Christian Ravis (1613–1677) was an itinerant German orientalist and theologian.
It has been questioned whether Ravis really mastered the languages he claimed to teach: whether his competence extended further than Turkish. His reputation with Jacobus Golius was undermined by Nicolaus Petri of Aleppo, who worked for Ravis copying manuscripts.
He was son of John Raue, deacon of the Nikolaikirche at Berlin, and was born on 25 January 1613 at Berlin, where he went to school at Berlinisches Gymnasium zum Grauen Kloster. In 1630 he began the study of theology and oriental languages at Wittenberg, where he graduated M.A. in 1636. The same year he visited Stockholm, where he made the acquaintance of Peter, son of Hugo Grotius, and in 1637 Hamburg, Upsala, Copenhagen, Leyden, and Amsterdam.
Crossing to England in 1638, he fixed his quarters at Oxford, and corresponded with Archbishop James Ussher, who made him an allowance of £24 a year towards the expenses of a projected journey to the Levant in quest of manuscripts. He left England in 1639, and, passing through Paris, was introduced by Grotius to Richelieu, whose offer of a post in the French diplomatic service he declined. His money from Ussher was forwarded by Samuel Hartlib. At Smyrna he lodged with the British consul, Edward Stringer, while he acquired knowledge of the spoken languages of the Levant.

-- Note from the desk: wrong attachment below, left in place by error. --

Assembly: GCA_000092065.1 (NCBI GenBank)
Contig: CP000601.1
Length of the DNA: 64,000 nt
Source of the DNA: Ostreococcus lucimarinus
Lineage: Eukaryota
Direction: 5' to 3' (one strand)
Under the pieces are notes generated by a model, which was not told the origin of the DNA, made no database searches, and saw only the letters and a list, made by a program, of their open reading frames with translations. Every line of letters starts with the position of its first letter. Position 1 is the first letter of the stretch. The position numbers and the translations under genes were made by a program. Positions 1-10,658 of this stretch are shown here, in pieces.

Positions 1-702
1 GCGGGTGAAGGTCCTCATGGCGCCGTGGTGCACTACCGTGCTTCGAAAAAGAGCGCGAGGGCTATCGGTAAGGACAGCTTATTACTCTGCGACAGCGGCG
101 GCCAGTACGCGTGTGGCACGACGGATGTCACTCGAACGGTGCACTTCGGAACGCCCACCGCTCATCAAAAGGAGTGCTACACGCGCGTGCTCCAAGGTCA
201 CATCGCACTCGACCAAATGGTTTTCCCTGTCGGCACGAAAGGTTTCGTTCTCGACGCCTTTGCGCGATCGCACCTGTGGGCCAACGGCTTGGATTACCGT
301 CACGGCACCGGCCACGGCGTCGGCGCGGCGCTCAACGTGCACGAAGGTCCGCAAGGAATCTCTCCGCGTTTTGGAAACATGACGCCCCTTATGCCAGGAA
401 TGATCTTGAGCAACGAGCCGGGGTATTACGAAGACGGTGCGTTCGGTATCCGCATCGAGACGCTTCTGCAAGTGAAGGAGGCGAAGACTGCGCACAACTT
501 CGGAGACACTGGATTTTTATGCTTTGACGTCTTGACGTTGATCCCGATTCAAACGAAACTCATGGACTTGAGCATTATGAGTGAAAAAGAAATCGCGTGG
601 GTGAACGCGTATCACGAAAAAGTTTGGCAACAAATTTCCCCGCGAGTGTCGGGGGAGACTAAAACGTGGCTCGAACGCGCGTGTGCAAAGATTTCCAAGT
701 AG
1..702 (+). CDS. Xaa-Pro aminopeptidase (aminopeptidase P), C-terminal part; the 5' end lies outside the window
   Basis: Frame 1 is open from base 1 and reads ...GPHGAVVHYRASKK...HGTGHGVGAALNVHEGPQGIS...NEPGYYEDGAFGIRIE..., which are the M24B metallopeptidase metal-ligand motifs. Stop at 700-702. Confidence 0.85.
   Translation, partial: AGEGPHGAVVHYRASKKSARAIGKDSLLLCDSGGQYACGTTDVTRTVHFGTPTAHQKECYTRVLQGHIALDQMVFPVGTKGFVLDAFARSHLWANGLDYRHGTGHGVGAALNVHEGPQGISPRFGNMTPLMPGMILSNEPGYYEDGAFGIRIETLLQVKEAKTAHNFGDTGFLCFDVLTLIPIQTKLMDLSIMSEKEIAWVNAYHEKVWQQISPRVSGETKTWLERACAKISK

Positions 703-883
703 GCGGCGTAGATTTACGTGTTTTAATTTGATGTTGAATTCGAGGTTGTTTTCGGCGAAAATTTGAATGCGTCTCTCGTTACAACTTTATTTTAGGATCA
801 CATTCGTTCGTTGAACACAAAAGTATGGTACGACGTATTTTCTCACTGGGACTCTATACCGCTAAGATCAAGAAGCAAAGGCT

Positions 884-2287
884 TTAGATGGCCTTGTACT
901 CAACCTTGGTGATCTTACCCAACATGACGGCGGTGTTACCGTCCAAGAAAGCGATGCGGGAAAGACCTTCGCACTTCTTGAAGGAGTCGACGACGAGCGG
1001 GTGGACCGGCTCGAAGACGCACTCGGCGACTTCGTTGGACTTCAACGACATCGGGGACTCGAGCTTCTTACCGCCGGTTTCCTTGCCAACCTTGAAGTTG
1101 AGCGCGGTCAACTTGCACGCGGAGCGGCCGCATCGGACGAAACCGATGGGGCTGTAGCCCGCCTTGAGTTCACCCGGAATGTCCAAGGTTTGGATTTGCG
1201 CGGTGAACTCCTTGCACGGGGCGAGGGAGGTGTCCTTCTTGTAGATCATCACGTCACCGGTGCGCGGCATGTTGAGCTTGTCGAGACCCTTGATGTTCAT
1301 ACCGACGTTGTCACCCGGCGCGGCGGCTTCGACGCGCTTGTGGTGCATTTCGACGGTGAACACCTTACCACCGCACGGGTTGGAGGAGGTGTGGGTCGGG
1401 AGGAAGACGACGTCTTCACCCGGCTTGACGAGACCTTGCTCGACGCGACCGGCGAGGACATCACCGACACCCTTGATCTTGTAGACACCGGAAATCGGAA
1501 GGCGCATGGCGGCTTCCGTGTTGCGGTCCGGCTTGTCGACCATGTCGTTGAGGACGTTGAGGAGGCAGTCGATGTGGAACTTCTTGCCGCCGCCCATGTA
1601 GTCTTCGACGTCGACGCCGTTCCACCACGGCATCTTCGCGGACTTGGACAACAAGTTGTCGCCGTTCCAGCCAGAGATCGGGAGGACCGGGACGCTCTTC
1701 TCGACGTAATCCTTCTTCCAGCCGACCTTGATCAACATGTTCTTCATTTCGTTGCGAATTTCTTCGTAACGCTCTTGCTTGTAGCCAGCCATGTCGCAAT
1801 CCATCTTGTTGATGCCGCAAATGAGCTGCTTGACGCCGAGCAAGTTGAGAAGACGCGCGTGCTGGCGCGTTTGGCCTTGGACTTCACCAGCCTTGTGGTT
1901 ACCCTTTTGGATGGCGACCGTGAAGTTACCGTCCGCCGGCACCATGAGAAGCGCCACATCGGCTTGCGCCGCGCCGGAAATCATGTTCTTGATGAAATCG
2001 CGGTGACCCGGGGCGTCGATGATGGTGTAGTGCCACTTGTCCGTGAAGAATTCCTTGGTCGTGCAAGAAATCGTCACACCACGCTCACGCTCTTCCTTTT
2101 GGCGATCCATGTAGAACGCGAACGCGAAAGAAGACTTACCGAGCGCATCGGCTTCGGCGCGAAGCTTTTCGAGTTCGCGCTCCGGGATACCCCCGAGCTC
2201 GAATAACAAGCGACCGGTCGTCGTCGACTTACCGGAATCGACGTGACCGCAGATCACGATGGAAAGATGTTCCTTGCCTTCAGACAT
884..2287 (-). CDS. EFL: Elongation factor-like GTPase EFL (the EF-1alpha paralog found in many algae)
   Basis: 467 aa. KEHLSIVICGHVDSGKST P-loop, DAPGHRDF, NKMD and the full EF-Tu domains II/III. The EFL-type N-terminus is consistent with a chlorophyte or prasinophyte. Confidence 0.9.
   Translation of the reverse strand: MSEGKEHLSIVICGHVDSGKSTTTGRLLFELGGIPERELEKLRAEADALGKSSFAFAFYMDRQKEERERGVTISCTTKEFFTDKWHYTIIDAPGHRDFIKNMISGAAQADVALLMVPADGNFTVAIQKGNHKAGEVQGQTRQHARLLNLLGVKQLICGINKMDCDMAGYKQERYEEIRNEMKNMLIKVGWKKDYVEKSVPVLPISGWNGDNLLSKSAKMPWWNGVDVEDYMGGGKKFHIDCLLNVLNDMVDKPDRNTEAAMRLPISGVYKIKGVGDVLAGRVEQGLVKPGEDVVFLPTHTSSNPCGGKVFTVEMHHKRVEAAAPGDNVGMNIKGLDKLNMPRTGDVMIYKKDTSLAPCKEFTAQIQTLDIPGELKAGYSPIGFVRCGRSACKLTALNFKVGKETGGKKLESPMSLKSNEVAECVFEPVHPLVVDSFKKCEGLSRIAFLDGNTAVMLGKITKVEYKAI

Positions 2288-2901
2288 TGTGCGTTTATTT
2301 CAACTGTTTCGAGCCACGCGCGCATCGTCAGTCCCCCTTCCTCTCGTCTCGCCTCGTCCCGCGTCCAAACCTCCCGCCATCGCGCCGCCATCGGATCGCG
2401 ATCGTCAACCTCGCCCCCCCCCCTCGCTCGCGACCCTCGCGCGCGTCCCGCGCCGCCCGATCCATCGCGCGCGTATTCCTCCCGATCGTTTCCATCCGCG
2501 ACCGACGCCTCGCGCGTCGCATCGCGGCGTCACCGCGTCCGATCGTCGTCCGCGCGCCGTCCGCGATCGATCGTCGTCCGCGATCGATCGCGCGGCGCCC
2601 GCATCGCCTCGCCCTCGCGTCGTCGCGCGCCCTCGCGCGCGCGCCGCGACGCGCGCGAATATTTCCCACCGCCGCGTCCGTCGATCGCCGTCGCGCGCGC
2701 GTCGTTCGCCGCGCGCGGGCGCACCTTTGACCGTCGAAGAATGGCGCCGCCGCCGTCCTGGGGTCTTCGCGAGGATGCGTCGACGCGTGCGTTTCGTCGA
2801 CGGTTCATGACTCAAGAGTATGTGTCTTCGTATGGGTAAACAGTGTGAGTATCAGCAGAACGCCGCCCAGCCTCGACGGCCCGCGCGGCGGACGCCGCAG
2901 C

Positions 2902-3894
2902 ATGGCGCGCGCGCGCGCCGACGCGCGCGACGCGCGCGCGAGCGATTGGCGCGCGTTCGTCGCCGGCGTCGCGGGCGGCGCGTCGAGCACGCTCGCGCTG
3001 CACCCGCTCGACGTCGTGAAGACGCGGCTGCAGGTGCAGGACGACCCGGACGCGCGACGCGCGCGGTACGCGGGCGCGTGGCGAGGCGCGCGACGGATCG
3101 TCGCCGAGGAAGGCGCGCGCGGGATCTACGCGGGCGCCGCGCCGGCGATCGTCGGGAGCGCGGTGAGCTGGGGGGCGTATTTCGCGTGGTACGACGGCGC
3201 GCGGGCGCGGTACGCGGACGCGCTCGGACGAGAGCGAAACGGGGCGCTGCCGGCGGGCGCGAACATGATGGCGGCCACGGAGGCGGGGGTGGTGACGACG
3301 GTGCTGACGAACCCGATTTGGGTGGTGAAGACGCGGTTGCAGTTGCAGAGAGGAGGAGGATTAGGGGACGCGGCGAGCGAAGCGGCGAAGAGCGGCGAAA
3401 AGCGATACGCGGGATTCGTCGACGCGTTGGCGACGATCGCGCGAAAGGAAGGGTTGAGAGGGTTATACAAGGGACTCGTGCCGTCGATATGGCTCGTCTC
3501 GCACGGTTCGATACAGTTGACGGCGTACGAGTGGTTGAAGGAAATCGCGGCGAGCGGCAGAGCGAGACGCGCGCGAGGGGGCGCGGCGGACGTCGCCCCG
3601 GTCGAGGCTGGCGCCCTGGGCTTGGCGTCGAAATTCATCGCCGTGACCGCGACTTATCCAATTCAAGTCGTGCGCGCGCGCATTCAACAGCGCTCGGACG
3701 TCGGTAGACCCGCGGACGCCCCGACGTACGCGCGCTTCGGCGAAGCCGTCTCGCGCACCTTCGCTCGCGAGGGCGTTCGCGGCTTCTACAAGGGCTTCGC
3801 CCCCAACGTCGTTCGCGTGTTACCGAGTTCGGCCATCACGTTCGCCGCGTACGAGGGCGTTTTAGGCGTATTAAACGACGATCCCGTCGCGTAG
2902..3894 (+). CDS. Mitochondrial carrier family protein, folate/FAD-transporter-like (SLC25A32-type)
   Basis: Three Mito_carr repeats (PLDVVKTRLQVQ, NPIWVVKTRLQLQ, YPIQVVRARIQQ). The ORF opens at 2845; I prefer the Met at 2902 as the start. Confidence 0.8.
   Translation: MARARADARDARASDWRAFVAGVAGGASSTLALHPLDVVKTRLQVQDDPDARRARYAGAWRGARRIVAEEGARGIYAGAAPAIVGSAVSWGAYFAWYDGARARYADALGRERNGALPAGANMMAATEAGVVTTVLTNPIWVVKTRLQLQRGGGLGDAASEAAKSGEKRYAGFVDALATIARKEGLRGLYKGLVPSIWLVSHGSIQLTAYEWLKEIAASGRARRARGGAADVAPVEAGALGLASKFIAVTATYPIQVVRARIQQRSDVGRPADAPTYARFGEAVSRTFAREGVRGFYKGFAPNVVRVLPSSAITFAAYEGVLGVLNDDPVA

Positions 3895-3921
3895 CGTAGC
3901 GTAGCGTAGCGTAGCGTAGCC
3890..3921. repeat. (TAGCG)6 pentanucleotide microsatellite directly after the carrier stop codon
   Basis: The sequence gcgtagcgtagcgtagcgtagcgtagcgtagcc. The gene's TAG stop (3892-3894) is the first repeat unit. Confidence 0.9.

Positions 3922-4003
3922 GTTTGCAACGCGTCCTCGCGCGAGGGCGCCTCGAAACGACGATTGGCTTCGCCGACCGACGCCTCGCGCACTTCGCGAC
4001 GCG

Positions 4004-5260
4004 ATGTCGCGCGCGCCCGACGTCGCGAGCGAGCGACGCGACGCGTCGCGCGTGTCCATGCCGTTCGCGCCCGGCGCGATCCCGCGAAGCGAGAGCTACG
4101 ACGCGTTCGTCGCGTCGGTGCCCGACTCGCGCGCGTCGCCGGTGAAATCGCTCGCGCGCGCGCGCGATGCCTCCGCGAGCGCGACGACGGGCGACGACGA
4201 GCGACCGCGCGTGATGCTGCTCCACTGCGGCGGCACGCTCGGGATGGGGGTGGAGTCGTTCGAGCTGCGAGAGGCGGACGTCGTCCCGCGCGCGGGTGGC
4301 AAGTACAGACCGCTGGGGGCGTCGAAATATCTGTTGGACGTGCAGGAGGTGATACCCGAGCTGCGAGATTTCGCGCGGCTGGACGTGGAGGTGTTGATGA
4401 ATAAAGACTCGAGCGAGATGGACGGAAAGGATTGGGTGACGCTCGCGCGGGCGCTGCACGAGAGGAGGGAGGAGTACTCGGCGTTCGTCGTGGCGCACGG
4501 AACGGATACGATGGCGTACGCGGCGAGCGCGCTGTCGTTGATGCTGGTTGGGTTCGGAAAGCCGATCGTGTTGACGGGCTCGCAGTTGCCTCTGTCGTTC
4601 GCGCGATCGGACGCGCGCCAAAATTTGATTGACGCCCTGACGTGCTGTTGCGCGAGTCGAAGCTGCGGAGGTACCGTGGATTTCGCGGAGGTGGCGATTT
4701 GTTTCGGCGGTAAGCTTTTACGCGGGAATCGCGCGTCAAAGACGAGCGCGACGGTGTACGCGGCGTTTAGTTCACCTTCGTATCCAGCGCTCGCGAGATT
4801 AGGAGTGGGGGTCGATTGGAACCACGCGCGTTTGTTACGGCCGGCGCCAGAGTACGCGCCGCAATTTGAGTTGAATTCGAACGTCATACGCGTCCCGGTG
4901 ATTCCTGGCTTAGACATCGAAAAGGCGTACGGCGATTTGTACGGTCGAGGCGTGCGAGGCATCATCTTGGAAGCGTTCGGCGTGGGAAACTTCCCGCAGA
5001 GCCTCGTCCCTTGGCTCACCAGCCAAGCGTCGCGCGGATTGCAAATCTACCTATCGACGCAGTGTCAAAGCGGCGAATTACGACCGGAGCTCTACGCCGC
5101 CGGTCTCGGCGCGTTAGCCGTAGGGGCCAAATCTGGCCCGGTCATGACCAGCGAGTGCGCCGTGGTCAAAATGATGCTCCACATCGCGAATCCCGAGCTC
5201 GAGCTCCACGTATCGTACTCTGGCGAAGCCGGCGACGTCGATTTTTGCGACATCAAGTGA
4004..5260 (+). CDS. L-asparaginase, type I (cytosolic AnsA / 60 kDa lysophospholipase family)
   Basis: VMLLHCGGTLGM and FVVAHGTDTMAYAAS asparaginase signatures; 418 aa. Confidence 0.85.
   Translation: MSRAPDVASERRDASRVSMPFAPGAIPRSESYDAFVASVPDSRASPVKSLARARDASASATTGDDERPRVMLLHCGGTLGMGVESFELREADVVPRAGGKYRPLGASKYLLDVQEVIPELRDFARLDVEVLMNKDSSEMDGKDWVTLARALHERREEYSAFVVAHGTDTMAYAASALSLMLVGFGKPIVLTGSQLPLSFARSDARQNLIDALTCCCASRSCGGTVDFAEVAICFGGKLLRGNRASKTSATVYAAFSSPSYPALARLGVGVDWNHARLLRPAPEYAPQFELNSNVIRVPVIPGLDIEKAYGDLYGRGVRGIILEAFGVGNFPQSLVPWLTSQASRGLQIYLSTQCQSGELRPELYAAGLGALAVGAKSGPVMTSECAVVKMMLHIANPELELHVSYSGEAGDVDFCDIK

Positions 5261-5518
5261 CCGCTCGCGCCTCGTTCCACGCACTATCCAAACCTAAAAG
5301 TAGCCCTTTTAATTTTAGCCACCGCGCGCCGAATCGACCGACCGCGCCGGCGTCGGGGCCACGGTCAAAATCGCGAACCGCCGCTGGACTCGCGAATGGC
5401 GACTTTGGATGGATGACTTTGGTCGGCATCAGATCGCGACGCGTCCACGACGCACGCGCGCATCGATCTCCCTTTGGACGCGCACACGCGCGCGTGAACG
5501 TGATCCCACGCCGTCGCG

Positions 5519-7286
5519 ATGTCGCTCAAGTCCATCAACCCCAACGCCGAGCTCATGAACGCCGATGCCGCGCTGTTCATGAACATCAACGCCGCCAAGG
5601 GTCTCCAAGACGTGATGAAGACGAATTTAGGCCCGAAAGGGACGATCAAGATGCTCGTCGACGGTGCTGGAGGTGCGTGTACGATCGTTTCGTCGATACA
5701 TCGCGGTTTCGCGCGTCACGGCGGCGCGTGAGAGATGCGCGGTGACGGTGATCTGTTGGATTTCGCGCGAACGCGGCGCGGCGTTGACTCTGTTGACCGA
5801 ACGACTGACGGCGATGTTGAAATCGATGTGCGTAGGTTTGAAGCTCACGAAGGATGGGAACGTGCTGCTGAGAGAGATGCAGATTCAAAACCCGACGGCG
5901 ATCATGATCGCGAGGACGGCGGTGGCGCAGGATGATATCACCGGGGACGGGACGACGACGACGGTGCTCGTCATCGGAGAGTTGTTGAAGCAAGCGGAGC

He then proceeded to Constantinople, where Edward Pococke procured him free quarters at the British embassy. He returned to Europe in 1642 with a collection of oriental manuscripts, and lectured at London (1642), where he was supported by Ussher and John Selden. He taught at Utrecht (1643), Amsterdam (1645) where he met John Pell and gave him an Arabic manuscript of Apollonius. Back in England in 1648, he was sponsored to give lectures in oriental languages for Sion College. In Oxford, where he took the covenant, he was elected fellow of Magdalen College and taught Hebrew. His book, A Generall Grammer for the Ebrew, Samaritan, Calde, Syriac, Arabic, and Ethiopic Tongue, was published in London in 1648. In this work he makes the eccentric argument that these six languages are in fact not merely related but all one language. Failing to obtain the chair of Arabic at Oxford, he accepted an offer of employment from Christina of Sweden, who appointed him professor of oriental languages at Upsala in 1650. Starting in 1669 he lectured on oriental languages at Kiel.